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population would be at current levels by this year. Two years later, the lowest Home Office projection for the prison population today was 5,000 above the current capacity. The Government were told that greater capacity was needed, and they simply ignored the projections. Their great claim is to have provided another 20,000 prison places. Well, let us examine that claim.

Only three new prisons in the past 10 years were commissioned by the Labour Government; the rest were commissioned by the previous Conservative Administration. In the year when the Government came to power, the number of new prison places was 4,716. By 2005, the number of new places had fallen to 940. During the current Lord Chancellor’s watch, prison capacity building fell by 86 per cent. over three years. The Government also tell us that they are providing an additional 9,500 prison places by 2012, but on their own projections, that will not be enough. Total capacity will still be 4,000 places short of their medium projection for the prison population by that time, assuming that prisons will be full to the gunnels, with prisoners continuing to be doubled up. As Harry Fletcher of the National Association of Probation Officers said,

Mr. Alan Beith (Berwick-upon-Tweed) (LD): The hon. Gentleman prayed in aid Lord Woolf, but he should not forget that Lord Woolf also said that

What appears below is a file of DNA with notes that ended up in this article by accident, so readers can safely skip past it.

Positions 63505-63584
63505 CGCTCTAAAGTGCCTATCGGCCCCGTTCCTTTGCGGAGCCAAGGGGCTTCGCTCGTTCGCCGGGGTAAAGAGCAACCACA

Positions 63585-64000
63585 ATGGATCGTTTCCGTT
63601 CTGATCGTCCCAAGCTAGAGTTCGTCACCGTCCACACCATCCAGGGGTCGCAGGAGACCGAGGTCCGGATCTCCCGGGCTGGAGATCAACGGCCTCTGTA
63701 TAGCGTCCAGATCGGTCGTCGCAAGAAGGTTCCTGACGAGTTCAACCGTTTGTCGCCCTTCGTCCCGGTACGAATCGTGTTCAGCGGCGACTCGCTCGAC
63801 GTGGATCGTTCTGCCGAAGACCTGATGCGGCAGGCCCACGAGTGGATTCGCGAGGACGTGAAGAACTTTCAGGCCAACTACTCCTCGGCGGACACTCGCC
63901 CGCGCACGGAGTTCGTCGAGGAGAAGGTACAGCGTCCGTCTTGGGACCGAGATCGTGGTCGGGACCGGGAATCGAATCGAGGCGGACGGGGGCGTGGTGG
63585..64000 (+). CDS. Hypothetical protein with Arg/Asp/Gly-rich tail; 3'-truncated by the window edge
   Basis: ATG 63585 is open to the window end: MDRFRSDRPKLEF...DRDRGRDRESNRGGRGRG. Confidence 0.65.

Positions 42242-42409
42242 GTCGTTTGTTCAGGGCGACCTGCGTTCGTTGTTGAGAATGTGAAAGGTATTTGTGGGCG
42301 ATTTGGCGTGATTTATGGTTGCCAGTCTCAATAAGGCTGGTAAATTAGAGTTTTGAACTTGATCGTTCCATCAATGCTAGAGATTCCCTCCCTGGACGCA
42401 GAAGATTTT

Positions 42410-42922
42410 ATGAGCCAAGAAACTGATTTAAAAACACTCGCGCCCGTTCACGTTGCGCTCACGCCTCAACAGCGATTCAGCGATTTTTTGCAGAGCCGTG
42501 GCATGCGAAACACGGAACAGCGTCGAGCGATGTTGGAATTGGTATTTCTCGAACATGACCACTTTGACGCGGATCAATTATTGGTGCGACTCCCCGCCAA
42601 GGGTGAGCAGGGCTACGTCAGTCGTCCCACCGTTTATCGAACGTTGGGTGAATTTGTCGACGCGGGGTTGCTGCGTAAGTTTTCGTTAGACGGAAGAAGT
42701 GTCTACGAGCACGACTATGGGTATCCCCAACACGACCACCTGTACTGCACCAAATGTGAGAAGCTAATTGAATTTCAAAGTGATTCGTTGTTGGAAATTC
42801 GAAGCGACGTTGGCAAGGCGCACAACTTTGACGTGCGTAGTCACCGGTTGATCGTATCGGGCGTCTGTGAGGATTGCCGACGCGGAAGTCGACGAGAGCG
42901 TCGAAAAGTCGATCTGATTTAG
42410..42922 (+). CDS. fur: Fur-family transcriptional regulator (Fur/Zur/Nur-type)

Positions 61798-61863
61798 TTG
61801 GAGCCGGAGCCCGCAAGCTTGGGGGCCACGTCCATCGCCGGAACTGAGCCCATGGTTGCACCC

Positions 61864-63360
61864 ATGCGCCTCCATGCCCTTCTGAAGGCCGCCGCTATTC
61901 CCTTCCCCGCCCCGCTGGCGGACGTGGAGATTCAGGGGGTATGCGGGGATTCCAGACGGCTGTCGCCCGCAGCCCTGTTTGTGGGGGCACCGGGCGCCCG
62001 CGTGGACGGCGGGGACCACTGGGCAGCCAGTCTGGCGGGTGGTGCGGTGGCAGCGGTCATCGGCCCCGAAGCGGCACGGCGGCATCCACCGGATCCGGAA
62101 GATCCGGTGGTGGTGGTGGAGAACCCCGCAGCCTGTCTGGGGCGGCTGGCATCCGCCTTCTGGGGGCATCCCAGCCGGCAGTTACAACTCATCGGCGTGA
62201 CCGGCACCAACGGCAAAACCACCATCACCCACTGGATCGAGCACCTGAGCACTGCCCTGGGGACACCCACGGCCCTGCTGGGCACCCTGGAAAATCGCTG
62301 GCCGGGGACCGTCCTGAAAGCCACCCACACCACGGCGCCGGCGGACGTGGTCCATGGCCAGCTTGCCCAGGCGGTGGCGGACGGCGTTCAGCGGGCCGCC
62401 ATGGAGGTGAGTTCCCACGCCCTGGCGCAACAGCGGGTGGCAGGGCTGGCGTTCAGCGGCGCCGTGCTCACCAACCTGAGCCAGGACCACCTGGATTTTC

instead of

Nick Herbert: If we were able to rehabilitate offenders, we could reduce the prison population. We cannot rehabilitate them while prisons are so full, and I shall return to that point later.

The early release scheme can only be, in the words of the Prison Officers Association, a short-term fix. The Government have admitted that 25,000 offenders will be released early in the next year, but they will reduce the prison population by only 1,200.

At the current rate of incarceration, it is likely that prisons will fill up again and we will face a new crisis by the autumn. If the Government demur from that prediction, we would like to hear from them. As the Prison Officers Association has said, building new prisons

Last summer, in a BBC interview with Andrew Marr, the current Lord Chancellor said:

Clearly, that was nonsense, but he went on to say:

That was better. But then earlier this month there was an interesting front-page report in The Times, which stated: